In The Monk and the Gun, the establishment of one of the youngest democracies in the world is told in satirically amusing and biting ways.
Compared to other countries, the Bhutanese cinema industry is still very much in its emergent, younger phase; the first feature film from this landlocked country was Gasa Lamai Singye in 1989. One of the leading figures in this still blossoming era is Pawo Choyning Dorji, who returns with his second feature film The Monk and the Gun, following on from the Oscar-nominated success of Lunana: A Yak in the Classroom (2019). Slightly wider in scale than Lunana yet still maintaining that gorgeous, breezy charm, The Monk and the Gun reaffirms Dorji as a leading light in world cinema, a voice with a lot to say and a charming and unique way of delivering it.
The year is 2006. Bhutan is about to become the world’s youngest democracy. Dorji encapsulates the feelings of many Bhutanese people at this sudden societal change announced by their abdicating king by honing in on a small rural town called Ura. The residents face a mock election as a training exercise, unsure why this change is necessary, but this is, as one outsider points out, a chance that civilians in other countries would grab in an instant. The Monk and the Gun justifies its title by, you guessed it, a lama requesting two guns from his monk Tashi (Tandin Wangchuk) for mysterious reasons.
When an American gun collector (Harry Einhorn) shows up in town searching for said gun, we see Dorji’s satirical side flourish; The Monk and the Gun is as much a celebration and representation of Bhutan as it is a cutting treatise on Western influence and involvement. The film feels somewhat scattered initially, as Dorji flits from scene to scene too briskly as he introduces these characters, but when it finds its footing and they all converge on Ura, the results are terrific. Just like in Lunana, Dorji draws people with stunning realism and care, even in the often short scenes.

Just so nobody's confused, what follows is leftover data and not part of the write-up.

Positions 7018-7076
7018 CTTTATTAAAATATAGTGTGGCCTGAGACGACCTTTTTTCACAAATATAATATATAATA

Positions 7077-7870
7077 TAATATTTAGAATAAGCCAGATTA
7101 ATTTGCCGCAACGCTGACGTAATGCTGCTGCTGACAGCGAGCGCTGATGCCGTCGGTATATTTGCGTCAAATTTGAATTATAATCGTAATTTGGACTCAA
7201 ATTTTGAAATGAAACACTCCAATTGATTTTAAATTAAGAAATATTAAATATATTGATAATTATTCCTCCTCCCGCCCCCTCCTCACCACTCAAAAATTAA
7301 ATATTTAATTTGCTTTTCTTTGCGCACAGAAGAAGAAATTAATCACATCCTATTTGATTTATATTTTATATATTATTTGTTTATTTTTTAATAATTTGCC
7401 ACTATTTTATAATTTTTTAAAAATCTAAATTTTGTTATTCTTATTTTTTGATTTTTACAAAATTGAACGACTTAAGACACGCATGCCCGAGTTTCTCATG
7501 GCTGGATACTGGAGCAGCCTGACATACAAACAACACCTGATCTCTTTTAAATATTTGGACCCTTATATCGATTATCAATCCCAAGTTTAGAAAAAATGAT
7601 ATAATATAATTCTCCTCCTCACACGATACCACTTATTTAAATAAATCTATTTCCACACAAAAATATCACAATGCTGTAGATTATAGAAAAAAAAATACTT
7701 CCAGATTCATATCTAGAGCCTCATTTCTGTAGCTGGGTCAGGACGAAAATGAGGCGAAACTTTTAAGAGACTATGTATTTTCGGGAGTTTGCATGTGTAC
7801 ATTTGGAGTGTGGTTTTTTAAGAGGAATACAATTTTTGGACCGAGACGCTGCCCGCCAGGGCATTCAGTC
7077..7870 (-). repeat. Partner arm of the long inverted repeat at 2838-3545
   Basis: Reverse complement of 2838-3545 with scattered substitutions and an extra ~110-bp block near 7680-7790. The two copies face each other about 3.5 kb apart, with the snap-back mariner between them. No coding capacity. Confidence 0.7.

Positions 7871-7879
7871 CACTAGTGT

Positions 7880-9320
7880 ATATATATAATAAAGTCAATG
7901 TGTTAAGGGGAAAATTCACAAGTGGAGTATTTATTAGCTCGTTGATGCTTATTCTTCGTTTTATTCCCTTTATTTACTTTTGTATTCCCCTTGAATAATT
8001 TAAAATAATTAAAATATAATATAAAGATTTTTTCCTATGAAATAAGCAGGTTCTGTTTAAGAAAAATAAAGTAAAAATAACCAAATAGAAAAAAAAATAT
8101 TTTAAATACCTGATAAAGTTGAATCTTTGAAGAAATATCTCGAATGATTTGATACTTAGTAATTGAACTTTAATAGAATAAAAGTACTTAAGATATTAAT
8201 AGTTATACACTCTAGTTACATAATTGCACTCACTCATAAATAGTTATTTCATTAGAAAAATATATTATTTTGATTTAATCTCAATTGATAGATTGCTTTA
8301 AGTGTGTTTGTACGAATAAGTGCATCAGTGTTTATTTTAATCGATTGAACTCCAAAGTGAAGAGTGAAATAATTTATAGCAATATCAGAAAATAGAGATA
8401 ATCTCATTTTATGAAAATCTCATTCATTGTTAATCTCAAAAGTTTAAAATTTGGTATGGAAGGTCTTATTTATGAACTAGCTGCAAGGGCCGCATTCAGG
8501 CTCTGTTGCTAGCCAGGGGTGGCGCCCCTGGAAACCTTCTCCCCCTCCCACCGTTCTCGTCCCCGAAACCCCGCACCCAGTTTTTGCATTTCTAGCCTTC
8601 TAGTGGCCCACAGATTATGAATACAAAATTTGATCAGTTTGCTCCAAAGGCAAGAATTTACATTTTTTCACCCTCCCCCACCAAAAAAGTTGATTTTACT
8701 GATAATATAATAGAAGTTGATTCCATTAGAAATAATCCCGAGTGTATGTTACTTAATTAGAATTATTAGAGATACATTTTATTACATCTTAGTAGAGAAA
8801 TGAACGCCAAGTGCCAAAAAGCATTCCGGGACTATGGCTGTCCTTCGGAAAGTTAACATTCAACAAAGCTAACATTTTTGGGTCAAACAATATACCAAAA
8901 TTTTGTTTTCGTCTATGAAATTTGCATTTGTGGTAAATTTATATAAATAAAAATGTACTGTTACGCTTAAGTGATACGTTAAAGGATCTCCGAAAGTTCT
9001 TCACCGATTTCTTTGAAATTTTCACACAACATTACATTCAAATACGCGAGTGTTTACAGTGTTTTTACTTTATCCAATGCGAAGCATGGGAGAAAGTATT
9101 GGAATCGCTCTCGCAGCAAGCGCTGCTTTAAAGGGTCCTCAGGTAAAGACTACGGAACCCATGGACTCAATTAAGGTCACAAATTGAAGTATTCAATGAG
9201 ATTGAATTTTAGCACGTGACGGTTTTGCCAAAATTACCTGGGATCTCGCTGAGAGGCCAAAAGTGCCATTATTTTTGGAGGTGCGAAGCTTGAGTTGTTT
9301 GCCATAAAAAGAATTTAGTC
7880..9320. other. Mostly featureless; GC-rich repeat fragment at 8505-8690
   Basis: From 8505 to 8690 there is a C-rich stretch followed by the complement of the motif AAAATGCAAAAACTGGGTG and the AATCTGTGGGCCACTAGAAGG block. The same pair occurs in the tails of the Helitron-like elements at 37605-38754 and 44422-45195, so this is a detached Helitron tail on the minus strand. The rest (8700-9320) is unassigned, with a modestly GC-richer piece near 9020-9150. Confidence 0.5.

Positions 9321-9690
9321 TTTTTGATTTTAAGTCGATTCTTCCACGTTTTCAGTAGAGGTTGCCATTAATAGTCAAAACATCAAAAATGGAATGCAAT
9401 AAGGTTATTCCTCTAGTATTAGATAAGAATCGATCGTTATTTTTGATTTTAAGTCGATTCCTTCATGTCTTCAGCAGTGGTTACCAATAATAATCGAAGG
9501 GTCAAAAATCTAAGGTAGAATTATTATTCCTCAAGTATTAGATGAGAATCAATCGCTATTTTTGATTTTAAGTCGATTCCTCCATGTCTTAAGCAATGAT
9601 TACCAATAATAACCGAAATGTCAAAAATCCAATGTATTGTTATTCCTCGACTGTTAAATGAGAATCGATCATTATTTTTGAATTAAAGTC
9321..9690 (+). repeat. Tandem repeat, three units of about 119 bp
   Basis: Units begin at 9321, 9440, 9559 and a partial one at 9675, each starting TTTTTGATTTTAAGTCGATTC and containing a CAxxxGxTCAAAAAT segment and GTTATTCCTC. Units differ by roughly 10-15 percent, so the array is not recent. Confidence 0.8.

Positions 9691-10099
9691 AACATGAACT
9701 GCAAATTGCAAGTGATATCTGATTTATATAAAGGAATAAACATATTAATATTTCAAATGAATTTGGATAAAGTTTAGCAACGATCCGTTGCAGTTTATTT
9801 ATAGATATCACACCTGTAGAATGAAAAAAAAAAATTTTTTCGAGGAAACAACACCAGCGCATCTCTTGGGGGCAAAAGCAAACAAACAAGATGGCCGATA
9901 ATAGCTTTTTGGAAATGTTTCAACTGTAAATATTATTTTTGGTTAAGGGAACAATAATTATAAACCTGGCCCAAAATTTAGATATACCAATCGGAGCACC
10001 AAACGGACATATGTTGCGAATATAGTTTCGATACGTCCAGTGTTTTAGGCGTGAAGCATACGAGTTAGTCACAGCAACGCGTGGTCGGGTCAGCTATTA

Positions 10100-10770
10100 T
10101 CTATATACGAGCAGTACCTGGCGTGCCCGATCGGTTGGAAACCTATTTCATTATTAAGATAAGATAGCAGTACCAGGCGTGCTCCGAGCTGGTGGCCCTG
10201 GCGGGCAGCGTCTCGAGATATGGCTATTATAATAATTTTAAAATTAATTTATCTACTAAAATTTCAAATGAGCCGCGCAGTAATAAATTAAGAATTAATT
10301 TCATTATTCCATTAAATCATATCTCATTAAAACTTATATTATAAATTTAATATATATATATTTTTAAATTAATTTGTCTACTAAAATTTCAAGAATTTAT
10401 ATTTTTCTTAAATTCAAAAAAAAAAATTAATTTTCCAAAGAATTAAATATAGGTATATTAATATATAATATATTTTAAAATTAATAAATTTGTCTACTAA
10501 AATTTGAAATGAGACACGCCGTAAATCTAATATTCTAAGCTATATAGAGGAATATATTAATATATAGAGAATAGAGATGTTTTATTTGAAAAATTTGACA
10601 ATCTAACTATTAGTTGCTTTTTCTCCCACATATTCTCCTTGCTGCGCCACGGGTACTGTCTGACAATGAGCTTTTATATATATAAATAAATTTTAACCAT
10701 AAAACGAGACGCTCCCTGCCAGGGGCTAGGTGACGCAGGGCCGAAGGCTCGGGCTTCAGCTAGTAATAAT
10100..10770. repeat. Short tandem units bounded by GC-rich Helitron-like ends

The Monk and the Gun perfectly captures why democracy—a given for so many countries in the world and an undeniable human right—was met with such trepidation in Bhutan. Dorji keenly observes the villagers’ reservations: they love the king, so why disrupt their lives that work so well already? As more come around to the idea, Dorji never loses sight of this genuine goodness inherent within the villagers; their opposition to democracy isn’t for any bad reason, rather it is a completely alien concept to them. Dorji expertly navigates this momentous event in Bhutanese history with aplomb, and also a decent dose of humour.
There is a swiftness to the comedy in The Monk and the Gun that makes every scene so watchable. Whether it’s a group of villagers marvelling at 007 in Quantum of Solace on a television set or a monk casually browsing a book of guns for sale, there is something marvellously simple about how Dorji observes such a colossal historical moment. He shows the strains, the dramas, and the tensions of it too, but never loses sight of the comedy nor human decency that is needed in this story.
Whilst not quite as compelling nor as refined as Lunana, The Monk and the Gun never loses dramatic impetus, especially in its fascinating climax. This is a film that grows stronger as it goes on, with Dorji more assured once each character has been introduced. The Monk and the Gun is a concise but formidable lesson in Bhutanese modern history, but moreover, it is a reminder that people can coexist peacefully, away from violence or evil. This symbolism takes on even more clarity in its finale, but it is a constant message throughout The Monk and the Gun, and for that reason alone, Dorji’s second feature should not be missed.
The Monk and the Gun will be released in US theaters on February 9, 2024.